• How long until someone will pay a delinquent bill?
  • How much money can likely be recovered?
This particular example goes through multiple steps around the business process, including financial calculations on how much the modeling is actually worth.  It also goes through multiple types of models, such as a segmentation model (based on Kohonen networks) and the differences -- from the business perspective -- of the different segments.  Baked into the discussion is how to use such models and how to interpret the results.

In such a fashion, the book covers most of the common data mining techniques, along with special chapters devoted to graph analysis.  This is particularly timely, because graphs are a very good way to express relationships in the real world.

I do wish that the data used for some of the examples in the book were available.  They would make some very interesting examples.

Saturday, March 1, 2014

Lines and Circles and Logistic Regression

Euclidean geometry, formalized in Euclid's Elements about 2,300 years ago, is in many ways a study of lines and circles.  One might think that after more than two millennia, we have moved beyond such basic shapes particularly in a realm such as data mining.  I don't think that is so true.

One of the overlooked aspects of logistic regression is how it is fundamentally looking for a line (or a plane or a hyperplane in multiple dimensions).  When most people learn about logistic regression, they start with an understanding of the sinuous curve associated with it (you can check out the Wikipedia page, for instance).  Something like this in one dimension:

Or like this in two dimensions:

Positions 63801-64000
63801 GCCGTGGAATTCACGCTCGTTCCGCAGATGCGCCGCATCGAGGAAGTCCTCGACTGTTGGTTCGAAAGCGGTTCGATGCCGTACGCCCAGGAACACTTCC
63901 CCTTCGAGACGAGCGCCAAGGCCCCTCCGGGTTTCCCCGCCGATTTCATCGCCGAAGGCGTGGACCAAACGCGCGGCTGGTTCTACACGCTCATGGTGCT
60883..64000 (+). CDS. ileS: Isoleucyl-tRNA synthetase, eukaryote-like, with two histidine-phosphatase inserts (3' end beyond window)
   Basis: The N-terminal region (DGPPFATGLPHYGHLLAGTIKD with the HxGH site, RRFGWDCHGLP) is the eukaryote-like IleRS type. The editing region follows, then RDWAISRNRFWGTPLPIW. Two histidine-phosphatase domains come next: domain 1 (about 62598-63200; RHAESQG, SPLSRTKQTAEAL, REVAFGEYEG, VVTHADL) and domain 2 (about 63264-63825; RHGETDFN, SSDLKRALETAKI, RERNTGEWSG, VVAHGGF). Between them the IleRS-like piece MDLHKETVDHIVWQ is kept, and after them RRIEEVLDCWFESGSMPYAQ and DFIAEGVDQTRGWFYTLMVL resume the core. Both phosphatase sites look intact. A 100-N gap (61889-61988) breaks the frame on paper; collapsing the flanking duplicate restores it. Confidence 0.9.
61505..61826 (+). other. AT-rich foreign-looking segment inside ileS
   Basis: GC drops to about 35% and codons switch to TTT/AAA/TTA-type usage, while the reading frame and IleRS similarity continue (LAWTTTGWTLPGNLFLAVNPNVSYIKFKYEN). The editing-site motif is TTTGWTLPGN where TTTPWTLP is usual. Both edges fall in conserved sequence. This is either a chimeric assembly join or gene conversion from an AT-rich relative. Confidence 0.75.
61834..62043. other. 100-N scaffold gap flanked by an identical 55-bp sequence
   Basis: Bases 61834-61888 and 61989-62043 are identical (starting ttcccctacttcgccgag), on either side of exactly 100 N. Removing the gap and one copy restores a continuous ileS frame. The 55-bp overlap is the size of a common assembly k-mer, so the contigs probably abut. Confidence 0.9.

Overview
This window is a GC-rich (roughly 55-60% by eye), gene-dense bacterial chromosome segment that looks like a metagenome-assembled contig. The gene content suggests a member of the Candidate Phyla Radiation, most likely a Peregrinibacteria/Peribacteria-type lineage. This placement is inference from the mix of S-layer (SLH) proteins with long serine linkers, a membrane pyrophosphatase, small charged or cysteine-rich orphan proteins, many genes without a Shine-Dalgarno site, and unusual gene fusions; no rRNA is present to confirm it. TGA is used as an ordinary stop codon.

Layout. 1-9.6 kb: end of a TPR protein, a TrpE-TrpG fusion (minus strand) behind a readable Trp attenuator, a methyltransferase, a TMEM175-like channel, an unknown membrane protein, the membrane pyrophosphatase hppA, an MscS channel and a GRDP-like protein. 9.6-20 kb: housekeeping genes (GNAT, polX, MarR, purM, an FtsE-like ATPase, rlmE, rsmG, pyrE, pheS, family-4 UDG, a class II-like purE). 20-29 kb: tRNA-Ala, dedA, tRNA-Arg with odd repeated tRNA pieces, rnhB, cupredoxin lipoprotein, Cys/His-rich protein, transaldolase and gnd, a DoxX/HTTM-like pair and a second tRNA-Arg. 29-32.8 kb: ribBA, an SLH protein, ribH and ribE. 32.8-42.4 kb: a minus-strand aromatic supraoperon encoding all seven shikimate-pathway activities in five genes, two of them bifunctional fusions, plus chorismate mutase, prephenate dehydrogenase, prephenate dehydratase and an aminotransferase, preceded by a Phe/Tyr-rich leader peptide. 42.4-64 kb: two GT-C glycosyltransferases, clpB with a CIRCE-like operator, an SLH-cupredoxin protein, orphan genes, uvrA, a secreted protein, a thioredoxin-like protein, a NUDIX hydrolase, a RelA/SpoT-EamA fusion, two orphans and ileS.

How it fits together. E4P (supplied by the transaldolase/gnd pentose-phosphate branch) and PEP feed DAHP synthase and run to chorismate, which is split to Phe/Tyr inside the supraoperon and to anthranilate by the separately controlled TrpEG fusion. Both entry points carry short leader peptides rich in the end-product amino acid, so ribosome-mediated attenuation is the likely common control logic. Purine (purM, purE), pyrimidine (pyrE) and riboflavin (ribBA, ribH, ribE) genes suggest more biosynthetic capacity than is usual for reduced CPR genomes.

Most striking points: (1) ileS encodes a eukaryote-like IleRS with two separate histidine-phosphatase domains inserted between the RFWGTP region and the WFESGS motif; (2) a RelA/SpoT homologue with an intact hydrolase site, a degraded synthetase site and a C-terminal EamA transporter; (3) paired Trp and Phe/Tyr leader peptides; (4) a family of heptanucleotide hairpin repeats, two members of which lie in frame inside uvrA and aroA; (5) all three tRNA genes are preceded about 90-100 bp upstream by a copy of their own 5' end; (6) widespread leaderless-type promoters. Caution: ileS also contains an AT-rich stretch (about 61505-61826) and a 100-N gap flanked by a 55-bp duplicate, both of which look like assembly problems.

These types of pictures suggest that logistic regression is sinuous and curvaceous.  They are actually misleading.  Although the curve is sinuous and curvaceous, what is important is the boundary between the high values and the low values.  This separation boundary is typically a line or hyperplane; it is where the value of the logistic regression is 50%.  Or, assuming that the form of the regression is:

logit(x) = f(x) = a*x + y

Then it is where the f(x) is set to 0.  What does this look like?   A logistic regression divides the space into two parts, one part to the "left" (or "above") the line/hyperplane and one part to the "right" (or "below").  A given line just splits the plane into two parts:

In this case, the light grey would be "0" (that is, less than 50%) and the blue "1" (that is, greater than 50%).  The boundary is where the logistic function takes on the value 50%.

Note that this is true even when you build a logistic regression sparse data.  For instance, if your original data has about 5% 1s and 95% 0s, the average value of the resulting model on the input data will be about 5%.  However, somewhere in the input space, the logistic regression will take on the value of 50%, even if there is no data there.  Even if the interpretation of a point in that area of the data space is non-sensical (the customer spends a million dollars a year and hasn't made a purchase in 270 years, or whatever).  The line does exist, separating the 0s from the 1s, even when all the data is on one side of that line.

What difference does this make?  Logistic regression models are often very powerful.  More advanced techniques, such as decision trees, neural networks, and support-vector machines, offer incremental improvement, and often not very much.  And often, that improvement can be baked back into a logistic regression model by a adding one or more derived variables.

What is happening is that the input variables (dimensions) for the logistic regression are chosen very carefully.  In a real situation (as opposed to the models one might build in a class), much thought and care has gone into the choice of variables and how they are combined to form derived variables.  As a result, the data has been stretched and folded in such a way that different classification values tend to be on different "side"s of the input space.

This manipulation of the inputs helps not only logistic regression but almost any technique.  Although the names are fancier and the computing power way more advanced, very powerful techniques rely on geometries studied 2,300 years ago in the ancient world.